The founder of Revlon cosmetics, Charles Revson, understood marketing better than most. “In the factories we make perfume,” he once said, “but in the stores we sell hope.” Revson understood the difference between a brand’s unique selling point and its emotional selling point.
In these days of parity products, “me-too” services and an expanding global marketplace, it is often hard to point to something truly unique about a brand. But even if you are able to ferret out a truly unique selling proposition, this is not necessarily the most important part of your messaging. You must think beyond the rational proposition.
Consider this: whether it’s bass boats, automobiles or breakfast cereal, people’s buying behavior is connected more to their brain’s limbic system than to their brain’s neocortex. The limbic system is the part of the brain that governs the emotional part of you. The neocortex governs the intellect. To put it another way: we shop with our heart.
So how should this affect your messaging strategy? The answer is simple. Your marketing team must spend as much energy identifying your product or service’s emotional selling point as they do its unique selling point.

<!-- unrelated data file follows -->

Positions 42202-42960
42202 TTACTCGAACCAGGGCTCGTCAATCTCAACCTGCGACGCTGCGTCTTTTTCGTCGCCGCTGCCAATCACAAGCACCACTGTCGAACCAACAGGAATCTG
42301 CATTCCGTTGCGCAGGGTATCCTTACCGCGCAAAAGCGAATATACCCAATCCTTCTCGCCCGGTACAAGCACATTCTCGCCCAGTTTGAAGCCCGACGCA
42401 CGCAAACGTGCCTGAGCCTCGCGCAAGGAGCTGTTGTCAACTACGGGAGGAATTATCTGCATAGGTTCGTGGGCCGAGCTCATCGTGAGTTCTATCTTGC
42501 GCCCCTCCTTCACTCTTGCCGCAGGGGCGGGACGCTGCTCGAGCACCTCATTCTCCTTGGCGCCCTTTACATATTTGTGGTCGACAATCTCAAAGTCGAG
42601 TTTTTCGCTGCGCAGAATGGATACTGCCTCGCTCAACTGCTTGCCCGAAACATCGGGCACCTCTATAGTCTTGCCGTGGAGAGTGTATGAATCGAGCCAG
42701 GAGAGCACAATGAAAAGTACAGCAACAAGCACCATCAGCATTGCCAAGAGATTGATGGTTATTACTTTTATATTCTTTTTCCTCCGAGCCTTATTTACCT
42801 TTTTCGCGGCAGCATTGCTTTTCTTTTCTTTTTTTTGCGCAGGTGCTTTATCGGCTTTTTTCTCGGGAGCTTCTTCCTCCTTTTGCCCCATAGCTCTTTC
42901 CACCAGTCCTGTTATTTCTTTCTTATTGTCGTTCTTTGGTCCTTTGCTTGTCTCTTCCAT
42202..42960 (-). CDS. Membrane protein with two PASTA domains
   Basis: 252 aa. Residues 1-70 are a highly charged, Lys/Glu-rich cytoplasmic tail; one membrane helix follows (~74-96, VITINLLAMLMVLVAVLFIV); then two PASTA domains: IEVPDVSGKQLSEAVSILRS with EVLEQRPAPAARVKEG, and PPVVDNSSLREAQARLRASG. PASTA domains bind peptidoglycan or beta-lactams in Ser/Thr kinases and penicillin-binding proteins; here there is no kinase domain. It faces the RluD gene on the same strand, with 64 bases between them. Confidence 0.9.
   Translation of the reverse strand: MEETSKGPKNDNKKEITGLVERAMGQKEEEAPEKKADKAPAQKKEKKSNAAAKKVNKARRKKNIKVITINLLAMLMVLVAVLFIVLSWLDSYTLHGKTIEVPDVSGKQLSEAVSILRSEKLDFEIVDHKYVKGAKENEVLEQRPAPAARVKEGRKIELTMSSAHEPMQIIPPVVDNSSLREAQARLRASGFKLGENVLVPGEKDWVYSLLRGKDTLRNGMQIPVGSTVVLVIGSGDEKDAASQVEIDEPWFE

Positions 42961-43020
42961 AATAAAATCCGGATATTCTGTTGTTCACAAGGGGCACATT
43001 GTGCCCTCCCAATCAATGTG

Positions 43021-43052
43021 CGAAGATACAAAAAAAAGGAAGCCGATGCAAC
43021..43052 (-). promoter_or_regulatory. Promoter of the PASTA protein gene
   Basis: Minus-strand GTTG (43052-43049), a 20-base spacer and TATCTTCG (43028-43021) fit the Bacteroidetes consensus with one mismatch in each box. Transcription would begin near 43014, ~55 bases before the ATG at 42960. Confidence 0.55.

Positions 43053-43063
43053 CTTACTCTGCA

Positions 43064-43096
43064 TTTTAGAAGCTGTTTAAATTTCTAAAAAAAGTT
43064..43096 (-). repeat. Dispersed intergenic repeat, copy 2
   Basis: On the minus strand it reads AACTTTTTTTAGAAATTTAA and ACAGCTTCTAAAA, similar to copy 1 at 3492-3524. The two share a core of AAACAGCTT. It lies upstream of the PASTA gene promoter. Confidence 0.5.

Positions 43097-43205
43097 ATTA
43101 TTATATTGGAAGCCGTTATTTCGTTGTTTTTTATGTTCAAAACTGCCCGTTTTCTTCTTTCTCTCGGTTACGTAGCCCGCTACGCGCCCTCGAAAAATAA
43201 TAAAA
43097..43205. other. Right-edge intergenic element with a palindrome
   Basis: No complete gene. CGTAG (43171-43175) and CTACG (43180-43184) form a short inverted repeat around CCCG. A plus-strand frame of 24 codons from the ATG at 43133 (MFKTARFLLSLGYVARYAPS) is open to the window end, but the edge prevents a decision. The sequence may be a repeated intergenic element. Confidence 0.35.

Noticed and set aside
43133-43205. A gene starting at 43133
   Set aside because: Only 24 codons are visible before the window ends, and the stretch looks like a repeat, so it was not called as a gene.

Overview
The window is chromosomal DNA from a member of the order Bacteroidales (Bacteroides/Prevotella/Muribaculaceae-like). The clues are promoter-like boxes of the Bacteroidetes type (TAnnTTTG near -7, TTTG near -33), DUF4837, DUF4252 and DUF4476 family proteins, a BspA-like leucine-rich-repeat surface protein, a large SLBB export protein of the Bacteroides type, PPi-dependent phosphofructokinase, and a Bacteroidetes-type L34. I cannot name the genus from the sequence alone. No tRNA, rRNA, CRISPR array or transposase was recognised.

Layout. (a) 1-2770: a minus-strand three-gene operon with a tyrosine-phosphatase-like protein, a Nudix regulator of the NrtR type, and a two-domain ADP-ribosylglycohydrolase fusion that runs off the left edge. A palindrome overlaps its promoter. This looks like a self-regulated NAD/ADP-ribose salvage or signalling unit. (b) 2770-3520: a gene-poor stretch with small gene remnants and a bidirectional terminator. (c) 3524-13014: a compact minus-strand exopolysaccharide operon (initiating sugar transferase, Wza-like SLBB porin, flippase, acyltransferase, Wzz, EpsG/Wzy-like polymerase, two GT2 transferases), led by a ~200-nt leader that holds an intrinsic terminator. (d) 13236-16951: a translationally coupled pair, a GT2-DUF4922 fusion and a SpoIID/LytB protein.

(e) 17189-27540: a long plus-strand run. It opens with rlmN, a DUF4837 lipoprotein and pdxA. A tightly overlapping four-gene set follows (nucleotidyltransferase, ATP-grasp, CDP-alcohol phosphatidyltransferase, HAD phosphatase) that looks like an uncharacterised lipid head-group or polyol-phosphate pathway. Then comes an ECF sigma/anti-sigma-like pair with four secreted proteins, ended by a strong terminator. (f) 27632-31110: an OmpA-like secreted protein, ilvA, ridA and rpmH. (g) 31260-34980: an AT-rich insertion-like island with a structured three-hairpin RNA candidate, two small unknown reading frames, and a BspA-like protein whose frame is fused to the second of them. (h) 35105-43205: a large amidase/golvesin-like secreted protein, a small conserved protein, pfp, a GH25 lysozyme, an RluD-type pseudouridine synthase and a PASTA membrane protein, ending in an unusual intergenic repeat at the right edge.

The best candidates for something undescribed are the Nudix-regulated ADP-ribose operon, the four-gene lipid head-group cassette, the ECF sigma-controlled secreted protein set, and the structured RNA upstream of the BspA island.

So if you’re selling fragrances, you are actually selling hope. If you’re selling motorcycles, freedom. Beer, community. Ice cream, comfort. If you’re selling assisted living communities, you are really soothing the guilty feelings of adult children dealing with their parent’s dementia and decline.
This is as true for B2B advertising as it is for B2C.
Think about it. What is the emotional component of your business? What do you want your customers to feel? When FedEx launched their next-day delivery service they wrapped it in the emotional selling point of helping you not get fired. You can tap into fear just as effectively as any other emotion.
If you need help figuring out what your emotional selling point is, we’d be glad to help. Contact Agency Creative at 972.488.1660.
We are a Dallas advertising agency with expertise in integrated marketing.